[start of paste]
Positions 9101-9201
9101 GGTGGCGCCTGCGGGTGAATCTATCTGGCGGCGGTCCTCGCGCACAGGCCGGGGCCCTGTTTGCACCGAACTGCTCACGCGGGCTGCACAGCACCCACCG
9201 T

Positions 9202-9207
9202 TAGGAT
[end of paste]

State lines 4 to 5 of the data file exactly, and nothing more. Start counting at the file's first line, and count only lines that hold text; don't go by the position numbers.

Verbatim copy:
Positions 9202-9207
9202 TAGGAT